thinking like a child to boost creativity

source: pixabay.com

A study at the University of North Dakota tested this hypothesis. They divided participants into two groups and asked them to describe how they would spend their day if school was canceled. However, one of these two groups were instructed to imagine themselves as a 7 year-old. Unsurprising, the group who imagined themselves as a child produced significantly more creative responses. Here are a few tips for getting into a childlike mindset:

  • Loosen the reins: A key trait for children is their lack of self-control. They aren’t concerned about eating too much sugar or not getting enough sleep. Obviously, having a complete lack of self control would be very counterproductive but studies show having too much self control may also be harmful to your well being. As an adult, you likely fall in the “too much self control” category. Once in a while, loosen the reins by allowing yourself to indulge in something that makes you happy, even if it’s not good for you.
  • Stop worrying about the time: Studies show that having a time scarcity mindset can have a significantly negative impact on your well-being. Ironically, the more successful you are, the more likely you are to fall into this mindset. Since most children don’t entirely understand the concept of time, they aren’t pressured by a hypothetical time limit. Try to complete a task without looking at the clock.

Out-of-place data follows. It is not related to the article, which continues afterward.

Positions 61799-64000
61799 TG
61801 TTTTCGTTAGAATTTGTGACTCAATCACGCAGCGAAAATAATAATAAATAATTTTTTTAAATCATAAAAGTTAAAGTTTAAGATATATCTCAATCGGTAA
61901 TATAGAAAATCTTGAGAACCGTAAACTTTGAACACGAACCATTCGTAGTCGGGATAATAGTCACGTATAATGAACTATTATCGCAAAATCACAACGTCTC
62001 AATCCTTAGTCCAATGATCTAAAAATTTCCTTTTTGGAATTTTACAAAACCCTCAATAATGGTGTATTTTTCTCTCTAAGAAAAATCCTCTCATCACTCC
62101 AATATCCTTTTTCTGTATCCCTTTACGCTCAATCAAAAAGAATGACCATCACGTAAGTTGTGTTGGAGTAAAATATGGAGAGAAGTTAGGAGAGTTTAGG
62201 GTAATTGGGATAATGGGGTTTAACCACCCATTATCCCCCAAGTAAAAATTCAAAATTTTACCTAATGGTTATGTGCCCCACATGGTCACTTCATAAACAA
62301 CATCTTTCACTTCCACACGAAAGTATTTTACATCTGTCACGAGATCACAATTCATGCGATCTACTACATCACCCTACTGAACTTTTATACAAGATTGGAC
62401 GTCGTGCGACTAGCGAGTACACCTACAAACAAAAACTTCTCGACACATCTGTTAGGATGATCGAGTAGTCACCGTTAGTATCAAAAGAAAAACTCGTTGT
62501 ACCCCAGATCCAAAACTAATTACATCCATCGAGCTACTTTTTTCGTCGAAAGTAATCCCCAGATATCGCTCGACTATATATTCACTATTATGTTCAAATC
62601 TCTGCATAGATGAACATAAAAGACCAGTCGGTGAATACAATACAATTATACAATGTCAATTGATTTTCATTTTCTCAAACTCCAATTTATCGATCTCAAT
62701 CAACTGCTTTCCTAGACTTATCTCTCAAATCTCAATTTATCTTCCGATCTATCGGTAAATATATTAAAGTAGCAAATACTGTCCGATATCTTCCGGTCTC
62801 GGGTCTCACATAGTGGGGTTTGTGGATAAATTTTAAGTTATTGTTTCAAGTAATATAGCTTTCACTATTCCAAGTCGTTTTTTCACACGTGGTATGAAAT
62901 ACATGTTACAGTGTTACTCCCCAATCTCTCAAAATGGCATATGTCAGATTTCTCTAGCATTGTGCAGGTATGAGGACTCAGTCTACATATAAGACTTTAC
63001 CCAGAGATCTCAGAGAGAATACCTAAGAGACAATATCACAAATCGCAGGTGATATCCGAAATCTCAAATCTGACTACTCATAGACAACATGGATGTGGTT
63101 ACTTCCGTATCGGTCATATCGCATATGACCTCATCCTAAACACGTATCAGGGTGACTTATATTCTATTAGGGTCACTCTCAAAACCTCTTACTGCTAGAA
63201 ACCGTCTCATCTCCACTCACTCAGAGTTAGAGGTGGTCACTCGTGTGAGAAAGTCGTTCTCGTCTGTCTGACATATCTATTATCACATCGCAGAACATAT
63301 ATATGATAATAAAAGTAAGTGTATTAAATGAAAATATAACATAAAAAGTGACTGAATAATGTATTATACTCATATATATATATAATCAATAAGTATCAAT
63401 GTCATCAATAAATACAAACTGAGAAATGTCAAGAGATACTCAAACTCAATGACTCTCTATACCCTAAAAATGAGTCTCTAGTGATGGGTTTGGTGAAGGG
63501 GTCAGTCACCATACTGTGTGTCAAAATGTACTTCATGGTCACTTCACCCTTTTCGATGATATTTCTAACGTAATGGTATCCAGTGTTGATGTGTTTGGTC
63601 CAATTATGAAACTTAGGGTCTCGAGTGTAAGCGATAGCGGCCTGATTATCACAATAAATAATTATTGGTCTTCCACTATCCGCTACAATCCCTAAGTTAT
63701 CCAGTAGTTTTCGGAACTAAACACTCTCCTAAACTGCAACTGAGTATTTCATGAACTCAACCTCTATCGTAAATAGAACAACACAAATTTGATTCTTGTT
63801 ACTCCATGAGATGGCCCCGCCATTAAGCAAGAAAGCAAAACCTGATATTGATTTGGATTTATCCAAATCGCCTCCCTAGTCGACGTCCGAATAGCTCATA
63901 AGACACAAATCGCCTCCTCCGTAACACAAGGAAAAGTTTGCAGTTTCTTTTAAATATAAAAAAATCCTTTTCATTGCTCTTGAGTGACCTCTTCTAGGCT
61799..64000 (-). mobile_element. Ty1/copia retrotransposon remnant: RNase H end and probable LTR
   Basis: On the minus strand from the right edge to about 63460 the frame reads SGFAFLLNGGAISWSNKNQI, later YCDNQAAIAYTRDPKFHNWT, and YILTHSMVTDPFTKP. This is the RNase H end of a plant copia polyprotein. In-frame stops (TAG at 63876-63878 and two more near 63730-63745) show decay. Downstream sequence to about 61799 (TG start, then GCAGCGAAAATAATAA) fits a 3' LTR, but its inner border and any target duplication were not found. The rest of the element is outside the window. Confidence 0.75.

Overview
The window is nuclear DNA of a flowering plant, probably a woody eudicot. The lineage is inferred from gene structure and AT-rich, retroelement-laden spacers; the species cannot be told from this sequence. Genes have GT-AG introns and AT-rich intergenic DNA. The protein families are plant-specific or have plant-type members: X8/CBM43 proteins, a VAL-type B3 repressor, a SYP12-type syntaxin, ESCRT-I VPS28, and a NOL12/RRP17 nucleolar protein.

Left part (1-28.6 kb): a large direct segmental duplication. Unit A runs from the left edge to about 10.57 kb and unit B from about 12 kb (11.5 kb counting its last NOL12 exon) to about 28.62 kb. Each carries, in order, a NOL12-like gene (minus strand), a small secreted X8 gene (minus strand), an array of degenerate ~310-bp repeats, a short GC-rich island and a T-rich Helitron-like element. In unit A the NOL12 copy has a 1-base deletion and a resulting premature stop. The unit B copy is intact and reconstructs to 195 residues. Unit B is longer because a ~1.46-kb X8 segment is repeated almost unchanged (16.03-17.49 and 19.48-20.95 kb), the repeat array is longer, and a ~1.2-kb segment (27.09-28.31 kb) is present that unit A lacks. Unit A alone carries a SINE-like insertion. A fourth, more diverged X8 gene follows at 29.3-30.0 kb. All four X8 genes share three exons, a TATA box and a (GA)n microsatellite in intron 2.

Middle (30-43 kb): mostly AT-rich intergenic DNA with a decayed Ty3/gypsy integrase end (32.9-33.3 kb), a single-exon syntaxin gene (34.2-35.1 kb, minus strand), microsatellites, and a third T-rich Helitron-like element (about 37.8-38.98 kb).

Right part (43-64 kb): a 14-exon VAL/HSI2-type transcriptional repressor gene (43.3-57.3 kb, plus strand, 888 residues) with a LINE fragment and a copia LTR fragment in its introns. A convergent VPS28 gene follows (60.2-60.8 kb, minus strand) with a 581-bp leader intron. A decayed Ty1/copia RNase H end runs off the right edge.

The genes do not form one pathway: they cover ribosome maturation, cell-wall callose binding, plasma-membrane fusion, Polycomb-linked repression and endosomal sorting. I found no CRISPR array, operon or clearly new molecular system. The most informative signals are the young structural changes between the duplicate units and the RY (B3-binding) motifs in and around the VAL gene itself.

• Put down your phone: The average American checks their phone 46 times per day. Whether you’re replying to emails, checking the news or trying to keep up with your boss on Slack, you’re likely inviting an abundance of stress into your life. Try to schedule “phone-free” time into your week. Allow yourself to be childish and momentarily put your responsibilities on hold.

By following these tips, you can get into a childlike mindset and as a result, improve your visualization skills.

Negotiating can have many benefits for everyone involved. It can resolve conflict, promote communication skills, and can sometimes result in a win-win situation. The ability to negotiate is incredibly important. Not having a fall-back can put you at a huge disadvantage but only if you let it. Honing your visualization skills, surrounding yourself with the color blue, drinking a moderate amount of alcohol, communicating through sarcasm, and getting into the mindset of a child are simple yet effective ways to mentally stimulate an attractive alternative. By doing so, you can take back control and work alongside the opposing party to reach an agreement that everyone can be satisfied with.

Experiment: The science behind visualization and effective negotiations

This research proposed a novel mechanism that could allow those in a disadvantaged position to perform more effectively in competitive social interactions. They hypothesized that merely thinking you have an attractive alternative can motivate you to negotiate better.

To test their hypothesis, the team ran seven studies. They consisted of participants who were either recruited on Amazon’s Mechanical Turk, pursuing a Masters of Business Administration, or enrolled in an undergraduate program. In the first study, participants were assigned the role of the recruiter or candidate. Their task was to negotiate an employment contract. The researchers hypothesized that participants who mentally simulated an attractive alternative would be likely to place more value on distributive issues (i.e. issues that two parties are completely opposed on).